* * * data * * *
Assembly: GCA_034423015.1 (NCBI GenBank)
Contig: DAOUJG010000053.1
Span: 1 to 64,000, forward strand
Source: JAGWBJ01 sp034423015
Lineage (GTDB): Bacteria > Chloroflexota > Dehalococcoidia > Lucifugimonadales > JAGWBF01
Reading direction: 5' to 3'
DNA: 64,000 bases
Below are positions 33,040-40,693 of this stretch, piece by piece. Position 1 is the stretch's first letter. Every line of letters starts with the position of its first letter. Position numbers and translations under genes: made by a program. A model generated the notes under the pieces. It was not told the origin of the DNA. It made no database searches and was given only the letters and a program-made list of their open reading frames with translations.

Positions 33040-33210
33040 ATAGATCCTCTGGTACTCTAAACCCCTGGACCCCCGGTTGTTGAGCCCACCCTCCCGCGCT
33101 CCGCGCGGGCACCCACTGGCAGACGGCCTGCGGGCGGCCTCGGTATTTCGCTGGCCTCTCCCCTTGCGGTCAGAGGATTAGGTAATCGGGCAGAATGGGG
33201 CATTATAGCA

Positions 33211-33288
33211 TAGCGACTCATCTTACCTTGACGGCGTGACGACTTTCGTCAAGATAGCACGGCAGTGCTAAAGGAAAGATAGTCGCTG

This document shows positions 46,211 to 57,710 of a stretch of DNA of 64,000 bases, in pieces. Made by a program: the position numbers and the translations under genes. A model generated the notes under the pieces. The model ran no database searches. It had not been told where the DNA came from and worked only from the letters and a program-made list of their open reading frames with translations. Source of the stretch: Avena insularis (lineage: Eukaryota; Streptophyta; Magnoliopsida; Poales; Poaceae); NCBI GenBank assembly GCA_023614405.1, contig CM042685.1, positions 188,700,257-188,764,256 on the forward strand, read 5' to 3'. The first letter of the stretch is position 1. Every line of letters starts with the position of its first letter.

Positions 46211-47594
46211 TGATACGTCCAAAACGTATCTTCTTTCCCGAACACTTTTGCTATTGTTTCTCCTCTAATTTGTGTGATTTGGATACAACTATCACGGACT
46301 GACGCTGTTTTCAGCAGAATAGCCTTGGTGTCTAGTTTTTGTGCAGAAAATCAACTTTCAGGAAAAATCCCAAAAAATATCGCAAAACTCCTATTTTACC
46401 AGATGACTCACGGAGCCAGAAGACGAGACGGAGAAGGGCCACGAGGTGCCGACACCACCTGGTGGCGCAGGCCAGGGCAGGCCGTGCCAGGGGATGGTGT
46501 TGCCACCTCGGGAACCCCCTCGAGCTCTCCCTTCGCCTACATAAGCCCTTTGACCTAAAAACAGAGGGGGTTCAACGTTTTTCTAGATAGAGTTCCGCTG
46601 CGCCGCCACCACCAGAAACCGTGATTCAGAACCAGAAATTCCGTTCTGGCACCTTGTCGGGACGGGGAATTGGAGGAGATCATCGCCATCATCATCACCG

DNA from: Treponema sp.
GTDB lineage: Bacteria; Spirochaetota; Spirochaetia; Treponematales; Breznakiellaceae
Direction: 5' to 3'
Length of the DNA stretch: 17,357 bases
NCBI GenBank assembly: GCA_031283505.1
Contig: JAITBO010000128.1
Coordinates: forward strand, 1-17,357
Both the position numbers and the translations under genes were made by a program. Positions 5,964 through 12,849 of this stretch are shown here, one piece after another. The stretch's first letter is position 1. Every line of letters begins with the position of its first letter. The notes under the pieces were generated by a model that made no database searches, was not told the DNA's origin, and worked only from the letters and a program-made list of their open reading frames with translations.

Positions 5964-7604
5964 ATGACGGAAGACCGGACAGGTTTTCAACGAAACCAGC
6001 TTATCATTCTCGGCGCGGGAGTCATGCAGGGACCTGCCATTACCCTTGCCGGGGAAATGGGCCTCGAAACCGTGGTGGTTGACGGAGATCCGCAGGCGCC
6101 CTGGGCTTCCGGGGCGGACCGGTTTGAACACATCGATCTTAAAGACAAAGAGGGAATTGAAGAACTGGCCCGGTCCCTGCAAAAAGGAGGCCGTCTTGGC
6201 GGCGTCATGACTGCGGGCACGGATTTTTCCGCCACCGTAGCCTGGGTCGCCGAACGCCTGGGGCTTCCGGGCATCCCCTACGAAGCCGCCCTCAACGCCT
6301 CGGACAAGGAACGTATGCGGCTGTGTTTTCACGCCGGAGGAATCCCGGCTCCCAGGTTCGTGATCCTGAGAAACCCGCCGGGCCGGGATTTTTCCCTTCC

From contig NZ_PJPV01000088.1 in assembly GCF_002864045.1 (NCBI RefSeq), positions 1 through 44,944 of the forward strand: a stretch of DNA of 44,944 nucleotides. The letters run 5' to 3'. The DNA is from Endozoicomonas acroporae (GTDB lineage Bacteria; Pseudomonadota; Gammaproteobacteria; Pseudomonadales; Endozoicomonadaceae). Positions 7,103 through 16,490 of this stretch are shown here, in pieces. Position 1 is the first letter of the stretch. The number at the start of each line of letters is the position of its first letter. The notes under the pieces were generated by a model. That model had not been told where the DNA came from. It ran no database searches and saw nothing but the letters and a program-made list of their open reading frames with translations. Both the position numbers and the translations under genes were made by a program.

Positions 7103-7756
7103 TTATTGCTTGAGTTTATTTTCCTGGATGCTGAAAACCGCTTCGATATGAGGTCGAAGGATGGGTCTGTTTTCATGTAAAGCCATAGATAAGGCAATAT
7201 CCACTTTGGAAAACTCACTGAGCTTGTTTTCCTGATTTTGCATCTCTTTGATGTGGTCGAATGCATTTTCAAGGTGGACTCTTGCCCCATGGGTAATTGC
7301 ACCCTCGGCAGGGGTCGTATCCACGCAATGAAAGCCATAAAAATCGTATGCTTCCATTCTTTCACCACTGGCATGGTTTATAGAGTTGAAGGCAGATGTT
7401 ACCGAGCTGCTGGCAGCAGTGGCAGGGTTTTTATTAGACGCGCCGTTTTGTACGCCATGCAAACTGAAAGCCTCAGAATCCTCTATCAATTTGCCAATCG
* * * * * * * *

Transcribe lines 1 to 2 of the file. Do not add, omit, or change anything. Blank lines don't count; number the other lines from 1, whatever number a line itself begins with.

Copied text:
Assembly: GCA_034423015.1 (NCBI GenBank)
Contig: DAOUJG010000053.1